Movie Review: ‘Wrong Turn’ 2021


Director: Mike P. Nelson

Cast: Charlotte Vega, Matthew Modine, Bill Sage, Daisy Head

Plot: A group of obnoxious teenagers get lost hiking in the Virginian mountains and run afoul of some locals. Months later, the father of one of the missing teens sets out to find them.

Review: Wrong Turn, otherwise known as Wrong Turn 7 and Wrong Turn: The Foundation, is a sequel and reboot of the mostly straight-to-video horror franchise Wrong Turn. The six films in that series revolves around encounters with an inbred, mutated, cannibalistic psychopaths in the American backwoods. They’re most in it for the ridiculous gore and carry little message apart from staying away from inbred, mutated, cannibalistic psychopaths. This all raises the question of why this comes under the same franchise banner aside from marketing reasons, as the distinctive features of those previous films are absent.

After the standard set-up, with a bit more focus given to the future victims being assholes, our teens head into the woods, ignore all the advice they were given and find the evil mountain people. Rather than mutant maniacs we now have a settlement of multicultural folk whose ancestors fled into the mountains to avoid the American Civil War and never came back. Putting aside the massive plot holes this opens up, the mountain people aren’t here to kill, eat or otherwise threaten the interlopers. The conflict isn’t born out of a desperate need to survive but a silly misunderstanding. Rather than being hunted by deformed monsters looking to rip them apart, the teens are instead sent to mountain man court to be put on maintain man trail. Eventually a couple of them avoid execution by negotiating to stay as new members of the settlement.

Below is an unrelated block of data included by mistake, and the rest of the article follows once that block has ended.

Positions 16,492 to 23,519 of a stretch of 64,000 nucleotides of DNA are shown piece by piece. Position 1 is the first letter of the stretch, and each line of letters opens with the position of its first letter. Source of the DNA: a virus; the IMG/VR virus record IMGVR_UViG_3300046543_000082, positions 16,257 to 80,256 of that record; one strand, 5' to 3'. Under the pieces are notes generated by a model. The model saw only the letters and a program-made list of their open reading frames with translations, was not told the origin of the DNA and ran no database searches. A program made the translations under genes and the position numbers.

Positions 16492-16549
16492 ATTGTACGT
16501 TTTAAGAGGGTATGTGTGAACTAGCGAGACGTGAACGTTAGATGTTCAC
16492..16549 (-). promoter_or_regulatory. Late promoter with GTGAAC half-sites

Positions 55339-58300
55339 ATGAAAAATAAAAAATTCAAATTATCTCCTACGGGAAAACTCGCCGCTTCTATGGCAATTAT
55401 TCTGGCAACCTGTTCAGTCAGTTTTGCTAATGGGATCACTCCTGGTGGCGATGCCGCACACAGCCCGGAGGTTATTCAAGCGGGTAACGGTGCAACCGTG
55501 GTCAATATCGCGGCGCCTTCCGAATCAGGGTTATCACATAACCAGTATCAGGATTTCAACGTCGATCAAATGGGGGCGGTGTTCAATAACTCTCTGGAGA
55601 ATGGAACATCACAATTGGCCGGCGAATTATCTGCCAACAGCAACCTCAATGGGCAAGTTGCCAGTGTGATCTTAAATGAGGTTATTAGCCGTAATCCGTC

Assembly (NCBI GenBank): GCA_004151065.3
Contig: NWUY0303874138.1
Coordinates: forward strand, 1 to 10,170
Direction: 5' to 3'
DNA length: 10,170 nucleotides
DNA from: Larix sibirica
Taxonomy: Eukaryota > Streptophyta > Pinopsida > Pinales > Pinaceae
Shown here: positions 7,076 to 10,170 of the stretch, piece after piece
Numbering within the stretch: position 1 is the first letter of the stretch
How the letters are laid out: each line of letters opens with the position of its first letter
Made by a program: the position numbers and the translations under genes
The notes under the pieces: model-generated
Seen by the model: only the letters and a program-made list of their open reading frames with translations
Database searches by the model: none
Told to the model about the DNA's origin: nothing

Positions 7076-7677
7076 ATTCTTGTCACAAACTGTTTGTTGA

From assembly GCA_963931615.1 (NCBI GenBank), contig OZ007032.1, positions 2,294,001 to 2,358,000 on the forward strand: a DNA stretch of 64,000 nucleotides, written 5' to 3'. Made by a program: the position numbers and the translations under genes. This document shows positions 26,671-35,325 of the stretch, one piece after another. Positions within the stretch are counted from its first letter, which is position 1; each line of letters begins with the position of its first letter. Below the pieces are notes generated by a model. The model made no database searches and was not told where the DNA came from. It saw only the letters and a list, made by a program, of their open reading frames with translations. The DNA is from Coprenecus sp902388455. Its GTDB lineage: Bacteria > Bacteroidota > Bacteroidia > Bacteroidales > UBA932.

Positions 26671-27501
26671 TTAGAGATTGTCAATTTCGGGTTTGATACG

When the father – Modine in old man rage mode – follows the trail to the mountain settlement he is shocked to find the teens acting as loyal members of the settlement. Now it’s worth noting that the movie begins with a prologue of the father searching for the teens before going to a flashback…so why not use the reveal of the teens living with the mountain men as a plot twist? Leave their fate in the courts unknown and make it a surprise that they’ve changed allegiance and the audience will be uncertain as to what’s happened. This movie goes out of its way to take away any surprise or intrigue by showing us too much information.

This happens again at the end, with the directing trying desperately to pull the rug out from under us multiple times in a single scene. First the villains turn up in a place you don’t expect them, then the main character responds in a surprisingly violent manner, only this is a dream and she responds in a different surprising manner only for that to be revealed as a trap that only plays out over the end credits.

The director has done a fairly good job of filming the photogenic locations and building a bit of suspense. There’s some great imagery and some good attention to details. The skull-headed mountain look cool (until they take of their masks and reveal that at least one person in the settlement is a professional hair stylist). There’s a misguided attempt to surprise us with a twist, but they attempt this is the wrong way and at the wrong time. Aside from the brand name attached there’s little to recommend here.

Rating: FOUR out of TEN